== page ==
We wade through this years programme to bring you some of this years (possible) highlights…
The BFI unveiled the 56th London Film Festival programme on Wednesday. With new categories and more work in competition, it’s been the most change for a while. (Mind you, instead of the previous World categories, most World films now fit into the ‘Journey’ tag? Surprise, surprise…)
It’s an impressive showing for Korean movies, with 6 films showing tin the festival (plus one segment of an anthology). Once again this shows curator Tony Ryans commitment to Korean film (and habit of scuppering most of the London Korean Film Festival’s headline choices). Big films to watch include the #1 Box Office hit Nameless Gangster: Rules of the Time by Yoon Jongbin, starring Choi Min-sik, and the Kim Jee-woon and Yim Pil-sung sci-fi anthology Doomsday Book. Hong Sang-soo also returns with In Another Country, a comedy starring Isabelle Huppert.
I’m rather intrigued by Park Hongmin’s A Fish, billed as ‘homemade 3D’ shot on a shoestring budget. Byun Youngjoo’s Helpless, an adaption of Miyabe Miyuki’s famous novel Burning Train to Korea, and former Hong Sang-soo assistant Lee Kwangkuk’s debut feature Romance Joe completes the set.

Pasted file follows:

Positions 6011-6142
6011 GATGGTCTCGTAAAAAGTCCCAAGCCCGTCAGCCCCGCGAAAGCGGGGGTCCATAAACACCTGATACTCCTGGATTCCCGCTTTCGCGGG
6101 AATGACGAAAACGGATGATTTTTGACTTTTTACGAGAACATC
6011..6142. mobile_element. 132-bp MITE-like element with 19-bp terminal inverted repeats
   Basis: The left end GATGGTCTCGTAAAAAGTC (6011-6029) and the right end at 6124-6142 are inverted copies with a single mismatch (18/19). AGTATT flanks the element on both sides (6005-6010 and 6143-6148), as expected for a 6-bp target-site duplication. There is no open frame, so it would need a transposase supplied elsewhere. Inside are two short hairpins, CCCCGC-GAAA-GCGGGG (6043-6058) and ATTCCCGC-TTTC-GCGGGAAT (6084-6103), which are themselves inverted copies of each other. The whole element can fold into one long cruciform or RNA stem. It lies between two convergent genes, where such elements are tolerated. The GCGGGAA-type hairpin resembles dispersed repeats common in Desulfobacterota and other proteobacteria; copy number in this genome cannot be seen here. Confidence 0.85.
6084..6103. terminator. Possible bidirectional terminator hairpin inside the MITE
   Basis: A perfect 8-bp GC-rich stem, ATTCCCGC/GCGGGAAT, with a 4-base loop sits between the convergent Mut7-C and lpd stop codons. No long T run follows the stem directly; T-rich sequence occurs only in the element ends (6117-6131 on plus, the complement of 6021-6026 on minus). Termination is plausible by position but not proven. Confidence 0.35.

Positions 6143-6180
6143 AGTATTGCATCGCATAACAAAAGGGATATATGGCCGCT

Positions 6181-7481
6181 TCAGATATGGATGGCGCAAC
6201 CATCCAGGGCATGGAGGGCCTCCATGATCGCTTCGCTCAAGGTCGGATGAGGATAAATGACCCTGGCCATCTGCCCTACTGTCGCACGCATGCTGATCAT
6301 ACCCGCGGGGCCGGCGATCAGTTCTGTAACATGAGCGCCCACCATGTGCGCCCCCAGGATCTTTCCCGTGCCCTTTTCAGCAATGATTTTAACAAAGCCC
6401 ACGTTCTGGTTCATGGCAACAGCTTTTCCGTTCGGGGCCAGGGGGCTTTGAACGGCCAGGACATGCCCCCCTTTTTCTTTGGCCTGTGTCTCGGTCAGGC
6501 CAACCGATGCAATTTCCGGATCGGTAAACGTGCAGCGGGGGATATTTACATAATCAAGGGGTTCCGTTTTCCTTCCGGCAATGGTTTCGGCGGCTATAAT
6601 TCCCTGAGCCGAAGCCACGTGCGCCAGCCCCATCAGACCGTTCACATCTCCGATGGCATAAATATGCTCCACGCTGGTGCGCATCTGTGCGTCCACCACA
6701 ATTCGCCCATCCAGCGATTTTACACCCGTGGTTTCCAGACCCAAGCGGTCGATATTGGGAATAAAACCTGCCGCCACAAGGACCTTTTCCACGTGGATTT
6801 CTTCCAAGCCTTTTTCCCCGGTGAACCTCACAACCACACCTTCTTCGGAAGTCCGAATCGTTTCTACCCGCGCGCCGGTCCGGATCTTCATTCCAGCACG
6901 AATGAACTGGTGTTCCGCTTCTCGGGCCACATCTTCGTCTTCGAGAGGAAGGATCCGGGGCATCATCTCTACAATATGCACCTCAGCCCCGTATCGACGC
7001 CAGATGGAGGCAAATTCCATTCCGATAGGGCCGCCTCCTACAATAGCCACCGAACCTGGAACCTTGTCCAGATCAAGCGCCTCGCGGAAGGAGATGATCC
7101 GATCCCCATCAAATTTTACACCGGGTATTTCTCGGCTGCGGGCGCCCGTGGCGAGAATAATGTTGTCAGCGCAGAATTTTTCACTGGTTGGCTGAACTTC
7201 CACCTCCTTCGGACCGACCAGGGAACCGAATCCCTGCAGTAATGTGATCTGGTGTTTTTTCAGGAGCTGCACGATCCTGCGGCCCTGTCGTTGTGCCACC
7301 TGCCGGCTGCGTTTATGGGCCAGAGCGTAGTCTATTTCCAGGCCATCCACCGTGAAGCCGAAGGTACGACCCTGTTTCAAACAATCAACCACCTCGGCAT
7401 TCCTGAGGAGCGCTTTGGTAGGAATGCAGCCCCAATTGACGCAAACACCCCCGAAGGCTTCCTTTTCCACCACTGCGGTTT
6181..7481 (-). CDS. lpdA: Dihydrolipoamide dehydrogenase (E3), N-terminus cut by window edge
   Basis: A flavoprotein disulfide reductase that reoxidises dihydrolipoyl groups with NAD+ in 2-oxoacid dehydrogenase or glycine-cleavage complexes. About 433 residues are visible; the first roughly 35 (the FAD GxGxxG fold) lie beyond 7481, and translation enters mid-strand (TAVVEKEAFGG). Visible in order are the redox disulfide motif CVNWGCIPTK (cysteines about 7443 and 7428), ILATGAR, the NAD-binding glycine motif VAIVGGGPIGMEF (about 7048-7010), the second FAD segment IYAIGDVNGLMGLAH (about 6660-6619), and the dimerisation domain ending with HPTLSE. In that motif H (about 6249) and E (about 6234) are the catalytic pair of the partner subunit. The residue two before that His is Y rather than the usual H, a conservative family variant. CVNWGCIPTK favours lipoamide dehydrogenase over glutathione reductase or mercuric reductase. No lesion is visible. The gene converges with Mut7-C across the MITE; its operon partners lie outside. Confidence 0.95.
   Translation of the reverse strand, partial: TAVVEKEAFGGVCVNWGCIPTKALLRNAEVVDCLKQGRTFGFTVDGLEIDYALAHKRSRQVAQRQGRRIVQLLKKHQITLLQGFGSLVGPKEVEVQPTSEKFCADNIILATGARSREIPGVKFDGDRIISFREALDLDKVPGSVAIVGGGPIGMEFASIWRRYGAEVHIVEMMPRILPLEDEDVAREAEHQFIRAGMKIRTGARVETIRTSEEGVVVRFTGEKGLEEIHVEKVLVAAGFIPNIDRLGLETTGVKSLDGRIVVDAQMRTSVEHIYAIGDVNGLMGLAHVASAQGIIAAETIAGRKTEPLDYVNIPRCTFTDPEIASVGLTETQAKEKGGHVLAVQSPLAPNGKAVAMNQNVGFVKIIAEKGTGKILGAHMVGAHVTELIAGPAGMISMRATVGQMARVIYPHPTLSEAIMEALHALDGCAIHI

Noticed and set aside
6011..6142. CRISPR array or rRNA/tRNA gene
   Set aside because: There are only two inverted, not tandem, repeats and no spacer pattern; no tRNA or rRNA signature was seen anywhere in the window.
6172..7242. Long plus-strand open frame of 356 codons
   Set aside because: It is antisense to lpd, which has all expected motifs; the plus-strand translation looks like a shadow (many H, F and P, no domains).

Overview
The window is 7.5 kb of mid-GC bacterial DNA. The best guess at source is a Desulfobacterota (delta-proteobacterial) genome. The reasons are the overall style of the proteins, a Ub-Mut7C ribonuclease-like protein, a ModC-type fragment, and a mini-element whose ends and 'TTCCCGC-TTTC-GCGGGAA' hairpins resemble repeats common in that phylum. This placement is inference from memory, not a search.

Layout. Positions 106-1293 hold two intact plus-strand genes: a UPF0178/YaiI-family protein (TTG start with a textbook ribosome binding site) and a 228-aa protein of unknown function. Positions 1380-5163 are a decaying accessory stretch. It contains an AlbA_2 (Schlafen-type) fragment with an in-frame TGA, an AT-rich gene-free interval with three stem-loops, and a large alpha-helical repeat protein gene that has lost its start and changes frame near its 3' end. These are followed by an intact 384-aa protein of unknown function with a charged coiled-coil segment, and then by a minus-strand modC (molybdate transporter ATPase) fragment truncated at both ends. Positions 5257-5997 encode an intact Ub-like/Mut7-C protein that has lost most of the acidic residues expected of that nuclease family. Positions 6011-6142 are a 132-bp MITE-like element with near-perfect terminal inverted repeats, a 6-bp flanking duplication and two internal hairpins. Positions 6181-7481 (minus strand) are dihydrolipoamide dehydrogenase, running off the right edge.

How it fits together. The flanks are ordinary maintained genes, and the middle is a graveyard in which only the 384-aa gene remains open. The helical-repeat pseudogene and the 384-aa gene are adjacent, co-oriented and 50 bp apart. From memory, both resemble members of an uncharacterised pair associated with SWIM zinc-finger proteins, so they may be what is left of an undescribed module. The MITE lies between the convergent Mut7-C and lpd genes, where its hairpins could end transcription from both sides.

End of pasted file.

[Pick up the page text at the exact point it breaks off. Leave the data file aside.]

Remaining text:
Outside of Korea, there’s also seven Japanese films being screened. Female director Miwa Nishikawa brings Dreams For Sale to the festival; as does Mika Ninagawa’s with her follow-up to Sakuran, Helter Skelter; Kenji Uchida’s Key of Life; Mamoru Hosoda’s (The Girl Who Leapt Through Time, Summer Wars) latest anime Wolf Children; Masaaki Akahori’s The Samurai That Night; and Takashi Miike returns with For Love’s Sake, a 60s pop musical take on Romeo And Juliet. Also of note comes Abbas Kiarostami’s French-Japanese co-production Like Someone in Love.
There’s a big selection from India too, with several Bollywood style films which I have to admit I’m by no mean an expert on. One film that caught my eye is Vasan Bala’s Peddlers, which promises to be a multi-strand film noir on the streets of Mumbai.
Thailand is well represented by Wichanon Somumjarn’s In April the Following Year, There Was a Fire; Tongpong Chantarangkul‘s I Carried You Home; and Apichatpong Weerasethakul’s (winner of the prestigious 2010 Cannes Film Festival Palme d’Or prize for Uncle Boonmee Who Can Recall His Past Lives) latest Mekong Hotel, which will play alongside another short film, Mother by Vorakorn Ruetaivanichkul.
Which brings us to two anthology efforts. Beautiful 2012, commissioned by the Hong Kong Film Festival, brings back director Ann Hui after last years notable highlight A Simple Life, along with Tsai Ming-liang, Kim Tae-yong and Gu Changwei. Similarly 10 + 10 celebrates the best of Taiwan filmmaking talent in a project masterminded by Hou Hsiao-hsien.
The London Film Festival runs from 10 to 21 October, that’s 12 days instead of 16, which the LFF is making up for by screening in even more venues (which is going to make it even more impossible for us to see everything we want to – oh, well… hopefully it’ll save the bank balance?)
Read the full LFF film programme.
Are you involved in bringing any of the talent to the festival? Let us know here.